Structuring your data helps search engines like Google understand your website better, can lead to rich search engine results, and it has the ability to influence the traffic you get from search engines. It’s a worthwhile endeavor, but a potentially challenging one as well.
In this post, we’re going to walk you through what you need to know about structured data for SEO so that you can audit for errors, glean insights, strategically use it to your advantage, and prepare for the future.
Structured data is markup that provides additional detail about a web page.
Google Search works hard to understand the content of a page. You can help us by providing explicit clues about the meaning of a page to Google by including structured data on the page. Structured data is a standardized format for providing information about a page and classifying the page content.
While Google works hard to understand what a page is about, it’s a bit of a guessing game. Using structured data eliminates that guessing by providing explicit clues about a page’s meaning.
For example, instead of Google seeing a string of numbers that looks like a phone number, structured data markup can tell Google explicitly “these numbers are my organization’s phone number.”
Example of organization markup.
Google accepts three different structured data formats:
If you haven’t yet experimented with marking up your content, we recommend looking through Google’s search gallery. Here, you can explore the types of structured data that are most likely to influence the way Google displays your pages in search results.
For example, adding product markup could result in price, rating, and availability information next to the product URL in search results:
In addition to the structured data Google uses for rich results, other structured data types from schema.org are helpful for organizing your content and providing search engines with extra context clues. If you’re just starting out with structured data, it may be a good idea to prioritize relevant types that Google uses for rich results before moving onto additional schema.org types.
If you’ve already implemented structured data on your website, it’s a good idea to audit it. During a structured data audit, you’ll want to ask:
Typically, structured data audits involve popping each URL into Google’s structured data testing tool and checking for errors. Not only is this time-consuming, but it doesn’t give you the full picture.
When auditing your structured data, you’ll want to know more than “is it broken?” You’ll also want to be able to see, at a high level, what might be missing or out of place.
One way you can do this is by segmenting your URLs. Botify sets up URL segmentation based on URL patterns, making it easy to create groups of URLs based on their shared properties. For example, an e-commerce website could create a segment for all their product pages. That way, you could check to make sure that all your product pages had product schema.
You could also work in the reverse. Instead of looking at a segment to check that all pages had relevant schema, you could opt to view all pages that already have a certain type of schema and audit that list for accuracy.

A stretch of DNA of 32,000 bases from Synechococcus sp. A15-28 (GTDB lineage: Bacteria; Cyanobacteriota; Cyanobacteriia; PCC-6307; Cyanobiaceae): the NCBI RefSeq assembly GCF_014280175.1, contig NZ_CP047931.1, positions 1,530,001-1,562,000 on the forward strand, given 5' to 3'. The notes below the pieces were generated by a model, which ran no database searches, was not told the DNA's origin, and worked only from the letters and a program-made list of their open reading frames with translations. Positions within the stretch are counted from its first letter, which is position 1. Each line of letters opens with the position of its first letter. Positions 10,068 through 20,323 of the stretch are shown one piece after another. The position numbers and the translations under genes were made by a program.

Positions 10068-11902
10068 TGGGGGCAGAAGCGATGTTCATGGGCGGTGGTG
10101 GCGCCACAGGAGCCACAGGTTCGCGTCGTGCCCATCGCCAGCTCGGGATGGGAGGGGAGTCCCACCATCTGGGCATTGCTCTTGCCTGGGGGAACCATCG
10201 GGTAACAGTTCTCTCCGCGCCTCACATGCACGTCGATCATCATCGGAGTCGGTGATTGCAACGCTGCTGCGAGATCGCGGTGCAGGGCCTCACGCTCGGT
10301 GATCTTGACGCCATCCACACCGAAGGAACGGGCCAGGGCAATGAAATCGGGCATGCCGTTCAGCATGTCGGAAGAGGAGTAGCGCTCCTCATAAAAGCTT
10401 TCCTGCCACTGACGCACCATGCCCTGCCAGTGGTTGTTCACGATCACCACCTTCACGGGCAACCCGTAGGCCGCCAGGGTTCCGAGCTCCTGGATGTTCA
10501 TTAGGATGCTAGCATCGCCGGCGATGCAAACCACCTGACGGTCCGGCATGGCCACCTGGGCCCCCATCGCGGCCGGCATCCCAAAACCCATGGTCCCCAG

Crawling your website to find structured data issues at scale is much preferable to using the testing tool on your URLs one-by-one, so before you audit your structured data, we recommend a solution like Botify’s!
You can do so much more with your structured data than just making sure it isn’t broken or missing. Since structured data can change the way Google understands and displays your web pages in search results, you’ll want to know how (if at all) your structured data is changing the way Google and visitors are interacting with your site.
Once you’re able to unify all your data, you’re able to get answers to questions like:
Once you understand how Google and visitor behavior changes with your structured data, you can use those insights to strategically modify your structured data for maximum impact.
Having a firm grasp of your site’s structured data and how it’s impacting performance can help you understand how to leverage structured data to your advantage.
While Google currently supports around 30 types of structured data for rich results, they’re working on adding more all the time. For example, Google just recently added support for FAQ and How-To, highlighting the fact that SEOs need to stay vigilant, ready to implement new, relevant structured data at any moment. At Botify we take the same view, always adding new features as Google releases updates.
The best way to prepare for the future of structured data is to realize that Google’s desire for it isn’t going away. Google wants it to be easier for them to understand content and display it in the most helpful formats for searchers. To do that, they need to be constantly innovating on the structured data front, and when they do, SEOs can use Botify to make sure not only that they’ve implemented it correctly, but also know how it’s impacting their bottom line.
If you’d like to learn more about Botify’s structured data capabilities, we recommend checking out our post introducing our structured data optimizations or by booking a demo to see it in action!